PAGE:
WI: Caliph Uthman not assassinated, no First Fitna

Discussion in 'Alternate History Discussion: Before 1900' started by GauchoBadger, Aug 9, 2017.

  1. GauchoBadger Gang Weeder (in a society)

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    In 656, Rashidun caliph Uthman was assassinated by an angry mob of muslim pilgrims invading his house. His death sparked a succession crisis, known as the First Fitna, which briefly interrupted the expansion of the Rashidun caliphate, yet led to the creation of the Umayyad caliphate.
    But what if Uthman had survived, perhaps by sneaking out of the house, perhaps by having more competent guards?
    I hear that Uthman was preparing his military to besiege Constantinople before his death. Could his planned siege have gone through? And could it have succeeded?
    Are there any other ramifications?
     
  2. Falecius Well-Known Member

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    Chaos probably erupts whenever he dies. The Arabs are very unlikely to take Constantinople, but if 'Uthman (well, actually his cousin and 'successor', Mu'awiya, was in charge of those matters) manages to do that, it would be a big boost to the Caliphate's legitimacy and specifically to the Umayyad house (while not counted as a Caliph of the Umayyad dynasty as the system at that point was not regarded as dynastic, Uthman was an Umayyad). However, there was a great deal of dissent in the ranks of the Muslim community about how the Caliphate was being run, as the way Uthman died amply shows. This may be quelled for a while, but it would emerge in conflict soon. Mu'awiya was probably the most capable leader around; he did come out on top historically and he has good chances to succeed Uthman anyway, but that would not be painless or bloodless. The House of Ali and more generally the Hashimites are still likely to challenge that, and others would object to the very concept of what the Caliphate was becoming in ways similar to Talha and Zubayr or the Kharijites, producing rebellions. However, a peaceful death of Uthman may allow for a smoother transition, perhaps even a power-sharing agreement between Hashimites and Umayyads*. Not going to be stable, but might reduce bitterness, redraw battle-lines, and delay (thus changing) the confrontation and the division of the community.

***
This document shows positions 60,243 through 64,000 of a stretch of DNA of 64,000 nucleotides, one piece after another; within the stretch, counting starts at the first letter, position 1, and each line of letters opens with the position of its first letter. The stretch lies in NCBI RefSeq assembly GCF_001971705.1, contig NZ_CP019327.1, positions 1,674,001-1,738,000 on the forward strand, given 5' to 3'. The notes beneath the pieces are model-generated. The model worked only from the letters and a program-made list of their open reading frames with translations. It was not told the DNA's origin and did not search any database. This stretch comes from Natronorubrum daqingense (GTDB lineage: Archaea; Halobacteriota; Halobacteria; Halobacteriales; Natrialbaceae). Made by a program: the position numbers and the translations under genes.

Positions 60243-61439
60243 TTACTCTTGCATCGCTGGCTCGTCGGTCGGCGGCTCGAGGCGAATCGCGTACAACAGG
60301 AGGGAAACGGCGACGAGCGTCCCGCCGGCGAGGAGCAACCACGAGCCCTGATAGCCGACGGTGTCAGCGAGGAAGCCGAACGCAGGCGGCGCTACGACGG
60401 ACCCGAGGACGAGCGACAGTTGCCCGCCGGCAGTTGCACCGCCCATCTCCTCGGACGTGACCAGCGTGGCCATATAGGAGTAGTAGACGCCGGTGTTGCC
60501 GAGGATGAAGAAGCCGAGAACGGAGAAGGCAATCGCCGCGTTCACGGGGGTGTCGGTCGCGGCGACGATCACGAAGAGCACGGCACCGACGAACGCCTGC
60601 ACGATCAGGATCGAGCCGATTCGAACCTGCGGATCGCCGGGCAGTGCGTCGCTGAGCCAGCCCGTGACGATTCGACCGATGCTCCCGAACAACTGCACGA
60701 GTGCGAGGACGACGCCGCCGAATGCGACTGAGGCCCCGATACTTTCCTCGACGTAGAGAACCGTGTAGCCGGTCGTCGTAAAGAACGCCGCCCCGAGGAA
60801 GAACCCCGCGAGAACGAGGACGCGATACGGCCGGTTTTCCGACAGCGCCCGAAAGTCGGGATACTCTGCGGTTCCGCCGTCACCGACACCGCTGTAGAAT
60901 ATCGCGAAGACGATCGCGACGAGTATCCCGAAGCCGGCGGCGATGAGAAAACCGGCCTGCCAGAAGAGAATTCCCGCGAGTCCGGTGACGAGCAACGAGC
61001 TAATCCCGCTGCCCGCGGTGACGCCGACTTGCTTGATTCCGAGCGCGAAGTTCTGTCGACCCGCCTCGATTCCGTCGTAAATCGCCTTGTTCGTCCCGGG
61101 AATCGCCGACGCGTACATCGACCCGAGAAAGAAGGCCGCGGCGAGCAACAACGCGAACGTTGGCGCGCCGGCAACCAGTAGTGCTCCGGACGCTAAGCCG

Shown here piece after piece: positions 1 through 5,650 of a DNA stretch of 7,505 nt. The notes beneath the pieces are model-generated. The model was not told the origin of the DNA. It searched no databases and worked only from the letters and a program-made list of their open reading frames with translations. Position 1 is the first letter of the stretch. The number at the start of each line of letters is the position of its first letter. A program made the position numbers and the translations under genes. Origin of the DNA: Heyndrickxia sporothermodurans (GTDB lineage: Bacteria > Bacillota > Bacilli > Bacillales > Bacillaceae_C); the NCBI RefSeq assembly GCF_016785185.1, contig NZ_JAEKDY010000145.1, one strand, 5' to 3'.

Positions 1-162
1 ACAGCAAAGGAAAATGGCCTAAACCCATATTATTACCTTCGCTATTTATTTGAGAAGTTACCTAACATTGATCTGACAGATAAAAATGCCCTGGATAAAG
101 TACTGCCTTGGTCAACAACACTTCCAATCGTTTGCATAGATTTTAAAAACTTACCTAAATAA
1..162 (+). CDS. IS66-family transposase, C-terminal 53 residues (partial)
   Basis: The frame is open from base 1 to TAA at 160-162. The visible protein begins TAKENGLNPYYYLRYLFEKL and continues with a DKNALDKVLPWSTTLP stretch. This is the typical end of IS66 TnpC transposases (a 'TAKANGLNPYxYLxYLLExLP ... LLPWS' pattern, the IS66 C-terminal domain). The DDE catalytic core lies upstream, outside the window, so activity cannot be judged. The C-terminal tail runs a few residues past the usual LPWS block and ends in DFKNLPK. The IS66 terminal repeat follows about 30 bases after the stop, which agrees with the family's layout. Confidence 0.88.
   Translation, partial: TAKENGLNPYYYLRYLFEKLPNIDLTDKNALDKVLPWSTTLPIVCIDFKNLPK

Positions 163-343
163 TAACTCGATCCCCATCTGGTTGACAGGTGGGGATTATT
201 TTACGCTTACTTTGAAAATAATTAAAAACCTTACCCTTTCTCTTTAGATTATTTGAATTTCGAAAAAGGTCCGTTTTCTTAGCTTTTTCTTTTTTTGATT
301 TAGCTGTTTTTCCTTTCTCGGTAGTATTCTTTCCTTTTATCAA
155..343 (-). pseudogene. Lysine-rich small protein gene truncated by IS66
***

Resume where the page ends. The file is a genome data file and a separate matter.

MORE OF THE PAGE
* A fascinating though unlikely prospect, that has some very vague analog in later Shiite approaches, is a clearer separation between a Hashimite priesthood and an Umayyad secular rule. This would make the subsequent development of Islam very different from OTL and somewhat more similar in its dynamic to Christianity, with institutionally distinct, but not separated, Church and State. Islam did separate politics and religion, and did so very early. contrary to what many Westerners are led to believe, but there was no institutional priesthood and so no institutional open conflict.
     
  3. CaliGuy Banned

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    Dec 22, 2016
    If Constantinople falls, do the Byzantines flee to Greece?

    Also, could this spark the Crusades four centuries early?
     
  4. Falecius Well-Known Member

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    There in not much of Greece in Byzantine control at this point. Sicily perhaps?
    The Crusades would certainly not happen in any recognizable form if Constantinople falls around 656. No Christian polity would have anywhere near the power projection needed, for one.